Why? Well, for one, there’s “The Philosopher,” the tale of a now-hugely pregnant woman whose husband, the academic of the title, has foolishly taken her on a road trip in a cramped caravan out of what seems the desire to have one last taste of freedom before the baby comes. While he works on his magnum opus, she of course is trapped by her own swelling body in cramped spaces that represent the very opposite of freedom for her, and as the days go on and her delivery date draws nearer, she gradually realizes that she’s a stranger not only the man she married, but to her own life. It is very much a horror story—and if you want to know what ultimately tips it over into category, consider that she is closer to a pack of wild dogs than she is to the scribbling ink-stained wretch she married—but as with Jackson, the troubling emotions are in place long before the terror manifests. Hell, they’re in individual sentences, as in her description of the caravan windows. “They open only a grudging inch at the bottom, a space barely wide enough for you to stick your hand through, and wriggle your fingers in the summer air.” You read that sentence and you know that the story is about denied freedom.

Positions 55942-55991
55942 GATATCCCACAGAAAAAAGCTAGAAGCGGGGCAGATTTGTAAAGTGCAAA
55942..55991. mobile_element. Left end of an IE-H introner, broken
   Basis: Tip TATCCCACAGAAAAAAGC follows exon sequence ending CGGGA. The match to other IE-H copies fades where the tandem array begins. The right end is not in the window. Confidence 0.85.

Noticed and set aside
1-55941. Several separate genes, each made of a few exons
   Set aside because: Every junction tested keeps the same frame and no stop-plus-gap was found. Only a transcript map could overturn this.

In “The Orphanage,” a woman shattered by a series of tragic miscarriages lives next door to the derelict building of the title. (In a shattering phrase, she refers to her womb as a place that “began sucking in life and spitting out death.”) Supported by her estranged husband, she has little to do in the big house but pickle herself in alcohol, cook herself elaborate meals, and look out upon the big and abandoned structure just outside her window, at which point she begins to observe people taking children in and out. Are they ghosts, manifestations of her growing madness, or evidence of some more mundane, human evil? There is eventually a concrete answer, but the plot isn’t as important as the structures this one sad creature has created for herself, the unhappiness that has deformed her into a caricature of the self she started to be.
“Sweet Old Men” reads for a while like it’s more an essay than a story, one that includes the observation, “Old men know all the worst kinds of jokes and stories. Sexist, racist, sick . . . they pull small children up onto their laps, offering secret sips of whiskey, and with bleary eyes they recite these stories of the sexist, the racist, the sick.” The essay transforms into narrative in its last act, with a deftness that changes everything that came before. Then there’s “My Son, My Son,” about a woman’s troubled relationship with her boy, who is off-putting in different ways as he grows up, how each phase informs the other, and how the monstrousness in plain sight is ultimately revealed to come from an entirely different source.
In these, and the three remaining tales, Karen Runge proves herself to be a storyteller of rare and profound gifts, and a voice so powerful that on the basis of this one thin collection, I am willing to call her heir to a predecessor who can be counted as one of the best there ever was. Don’t expect this kind of thing to happen again, any time soon.